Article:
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|Abstract||A diary, letters, and other material of Julius Frederic Ramsdell, member of the 39th Massachusetts Regiment, from Woburn, Mass. Letters from Ramsdell to members of his family and the diary that he kept while in Virginia during the war constitute the bulk of these papers. The letters and diary discuss fellow soldiers; marches; drills; fighting, especially the Battle of Globe Tavern, Va., August 1864 (Battle of Weldon Railroad); Ramsdell's imprisonment at Belle Isle Prison, Richmond, Va., August and September 1864; Southern dialect; the friendliness with which Union soldiers were treated; blacks; and other matters.|
|Creator||Ramsdell, Julius Frederic, 1845-1910.|
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Julius Frederic Ramsdell was born 29 October 1845 in Lynn, Massachusetts. Estranged from his father at an early age, Ramsdell moved to Woburn, Massachusetts, to live with his aunt and uncle, Lydia and Charles Choate.
In December 1863, at the age of nineteen, Ramsdell enlisted as a private in K Company, 39th Regiment of the Massachusetts Infantry. He served in eastern Virginia until August 1864 when he was taken prisoner by the Confederate Army after the battle of Weldon Railroad. He was a prisoner at Belle Isle in Richmond until he was paroled and exchanged in October 1864. After time in a hospital at Annapolis, Maryland, and a brief furlough at home, Ramsdell returned to eastern Virginia where he served until the end of the war.
After his discharge from the army in June 1865, Ramsdell returned to Woburn and resumed an apprenticeship in the leather trade that he apparently had begun before he entered the army. He remained in the leather business for a number of years, managing his own factory until it merged with another company. He also served at various times as an officer in three local banks.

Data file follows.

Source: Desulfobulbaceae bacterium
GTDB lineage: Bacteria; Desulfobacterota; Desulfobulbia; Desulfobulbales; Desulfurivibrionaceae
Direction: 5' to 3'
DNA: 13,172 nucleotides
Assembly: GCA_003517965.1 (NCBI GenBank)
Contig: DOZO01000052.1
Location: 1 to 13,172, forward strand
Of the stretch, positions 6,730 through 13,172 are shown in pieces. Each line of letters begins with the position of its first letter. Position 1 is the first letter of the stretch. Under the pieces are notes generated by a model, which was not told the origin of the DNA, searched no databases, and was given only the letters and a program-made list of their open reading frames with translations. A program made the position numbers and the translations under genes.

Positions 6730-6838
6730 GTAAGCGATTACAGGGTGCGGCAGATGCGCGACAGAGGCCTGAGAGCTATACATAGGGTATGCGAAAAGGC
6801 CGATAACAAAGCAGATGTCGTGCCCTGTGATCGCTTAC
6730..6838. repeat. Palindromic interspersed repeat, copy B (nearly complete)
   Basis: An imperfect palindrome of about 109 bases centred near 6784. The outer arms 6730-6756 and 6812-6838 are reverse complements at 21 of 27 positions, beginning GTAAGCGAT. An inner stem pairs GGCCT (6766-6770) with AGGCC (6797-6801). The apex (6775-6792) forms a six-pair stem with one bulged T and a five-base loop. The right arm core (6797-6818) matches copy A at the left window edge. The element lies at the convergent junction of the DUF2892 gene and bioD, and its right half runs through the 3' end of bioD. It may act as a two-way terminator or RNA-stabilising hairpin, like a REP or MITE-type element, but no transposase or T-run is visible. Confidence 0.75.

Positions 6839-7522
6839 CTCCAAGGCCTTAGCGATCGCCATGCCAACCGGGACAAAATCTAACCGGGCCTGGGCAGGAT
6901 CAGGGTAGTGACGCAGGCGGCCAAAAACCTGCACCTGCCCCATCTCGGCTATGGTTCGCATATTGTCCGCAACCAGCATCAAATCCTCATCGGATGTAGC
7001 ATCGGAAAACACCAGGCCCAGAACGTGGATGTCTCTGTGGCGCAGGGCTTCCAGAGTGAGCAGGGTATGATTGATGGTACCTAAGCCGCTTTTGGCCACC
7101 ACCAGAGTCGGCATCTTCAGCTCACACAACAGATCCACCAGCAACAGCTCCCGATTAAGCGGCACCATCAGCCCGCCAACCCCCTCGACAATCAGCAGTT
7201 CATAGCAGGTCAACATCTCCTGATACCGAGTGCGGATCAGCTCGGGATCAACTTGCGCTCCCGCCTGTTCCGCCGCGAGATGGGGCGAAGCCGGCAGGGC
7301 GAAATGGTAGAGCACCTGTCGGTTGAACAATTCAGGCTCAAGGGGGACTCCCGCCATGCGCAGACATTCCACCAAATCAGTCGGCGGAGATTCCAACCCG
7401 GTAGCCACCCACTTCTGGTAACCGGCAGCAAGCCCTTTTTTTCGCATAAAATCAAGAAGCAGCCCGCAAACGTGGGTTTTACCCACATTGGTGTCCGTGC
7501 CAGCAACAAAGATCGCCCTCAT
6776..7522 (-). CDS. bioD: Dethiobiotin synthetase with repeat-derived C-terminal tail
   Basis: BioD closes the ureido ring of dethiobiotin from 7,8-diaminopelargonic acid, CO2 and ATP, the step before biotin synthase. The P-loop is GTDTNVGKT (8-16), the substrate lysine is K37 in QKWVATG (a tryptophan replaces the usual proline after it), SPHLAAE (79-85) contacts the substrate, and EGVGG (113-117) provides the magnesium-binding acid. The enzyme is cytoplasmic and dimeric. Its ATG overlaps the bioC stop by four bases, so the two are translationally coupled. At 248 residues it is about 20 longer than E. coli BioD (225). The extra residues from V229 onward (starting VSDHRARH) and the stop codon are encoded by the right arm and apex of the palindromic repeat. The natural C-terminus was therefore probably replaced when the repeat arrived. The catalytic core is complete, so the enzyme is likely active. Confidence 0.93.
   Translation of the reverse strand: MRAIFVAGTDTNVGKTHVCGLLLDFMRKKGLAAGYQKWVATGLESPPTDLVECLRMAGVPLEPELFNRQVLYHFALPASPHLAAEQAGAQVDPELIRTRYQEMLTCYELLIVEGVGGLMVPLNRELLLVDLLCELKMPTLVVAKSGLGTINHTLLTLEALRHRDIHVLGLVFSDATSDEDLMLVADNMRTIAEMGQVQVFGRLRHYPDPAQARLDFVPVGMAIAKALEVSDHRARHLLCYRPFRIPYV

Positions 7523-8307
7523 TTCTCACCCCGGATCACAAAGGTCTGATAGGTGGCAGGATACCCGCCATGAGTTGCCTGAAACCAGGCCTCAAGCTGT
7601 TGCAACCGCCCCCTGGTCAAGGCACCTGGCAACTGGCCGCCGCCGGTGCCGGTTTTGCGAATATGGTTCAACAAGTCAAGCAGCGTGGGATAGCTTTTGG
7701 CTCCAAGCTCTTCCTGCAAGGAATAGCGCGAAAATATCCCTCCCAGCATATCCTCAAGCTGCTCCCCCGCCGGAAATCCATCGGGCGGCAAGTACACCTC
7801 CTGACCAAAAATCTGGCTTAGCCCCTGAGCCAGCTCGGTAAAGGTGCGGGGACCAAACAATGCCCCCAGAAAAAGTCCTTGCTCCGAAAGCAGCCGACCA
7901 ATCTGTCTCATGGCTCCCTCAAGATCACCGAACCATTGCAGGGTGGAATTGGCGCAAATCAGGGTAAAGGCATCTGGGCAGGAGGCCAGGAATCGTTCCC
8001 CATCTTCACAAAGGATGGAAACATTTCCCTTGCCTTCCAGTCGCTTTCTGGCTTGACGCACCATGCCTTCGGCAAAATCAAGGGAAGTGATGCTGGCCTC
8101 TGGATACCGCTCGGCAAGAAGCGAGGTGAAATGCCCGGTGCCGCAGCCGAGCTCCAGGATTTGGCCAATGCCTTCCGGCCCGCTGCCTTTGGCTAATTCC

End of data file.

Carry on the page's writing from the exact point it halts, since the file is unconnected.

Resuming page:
When Ramsdell died in early October 1910 he was survived by his wife, S. Elmira Ramsdell, and three daughters.
For further information, see the photocopy of Ramsdell's obituary in folder 8 of these papers.Back to Top
A diary, letters, and other material of Julius Frederic Ramsdell, member of the 39th Massachusetts Regiment, from Woburn, Mass. Letters from Ramsdell to members of his family and the diary that he kept while in Virginia during the war constitute the bulk of these papers. The letters and diary discuss fellow soldiers; marches; drills; fighting, especially the Battle of Globe Tavern, Va., August 1864 (Battle of Weldon Railroad); Ramsdell's imprisonment at Belle Isle Prison, Richmond, Va., August and September 1864; Southern dialect; the friendliness with which Union soldiers were treated; blacks; and other matters.Back to Top
Letters from Ramsdell to members of his family in Woburn, Massachusetts, particularly his aunt, Lydia Choate. Ramsdell's correspondence primarily concerns such topics as friends and fellow soldiers, personal health, the weather, such military news as he was allowed to mention, and his duties in camp or at a military hospital where he convalesced in May and June 1864. He did not write of his experiences in the Confederate prisons, Libby (22-23 August 1864) and Belle Isle (23 August - October 1864), in great detail, except to hint at the tremendous hardship of his weeks in Richmond (19 October 1864).
The original of the diary Ramsdell kept during his military service, and a photocopy of a typed transcription of the diary. The transcription was presented to the Southern Historical Collection along with the original. The original diary consists of four sections: the first three contain entries for 1864; the last, a leather-bound volume, documents events to August, 1865, a point shortly after Ramsdell's discharge from the army.
Ramsdell wrote in his diary almost daily during his military service except for the period 14 September - 31 December 1864. Entries largely document military activities, including marches, drills, setting up camps and fortifications, guard duties, battles and skirmishes (particularly the battle of Weldon Railroad in mid-August 1864), his experience as a prisoner from 19 August to 14 September 1864, and news of fellow soldiers. Each entry also notes the weather and Ramsdell's health for the day. Occasionally Ramsdell commented on such topics as Southern dialect and vocabulary, high prices in the Confederacy, and the friendliness with which northern soldiers were treated by blacks.
Personal notes and accounts at the back of the 1865 section and a drawing of Ramsdell's camp (26 January 1864) are not included in the typed transcription.
Documents relating to Ramsdell's military service, including a 24-hour pass, his discharge certificate, and his widow's pension certificate (1911). Also included are a ticket to a National Peace Jubilee (1869), an obituary of Ramsdell, and the New Testament which he kept with him during the war.
Processed by: Linda Mackie Griggs, December 1984
Encoded by: ByteManagers Inc., 2008
Updated by: Kathryn Michaelis, January 2010Back to Top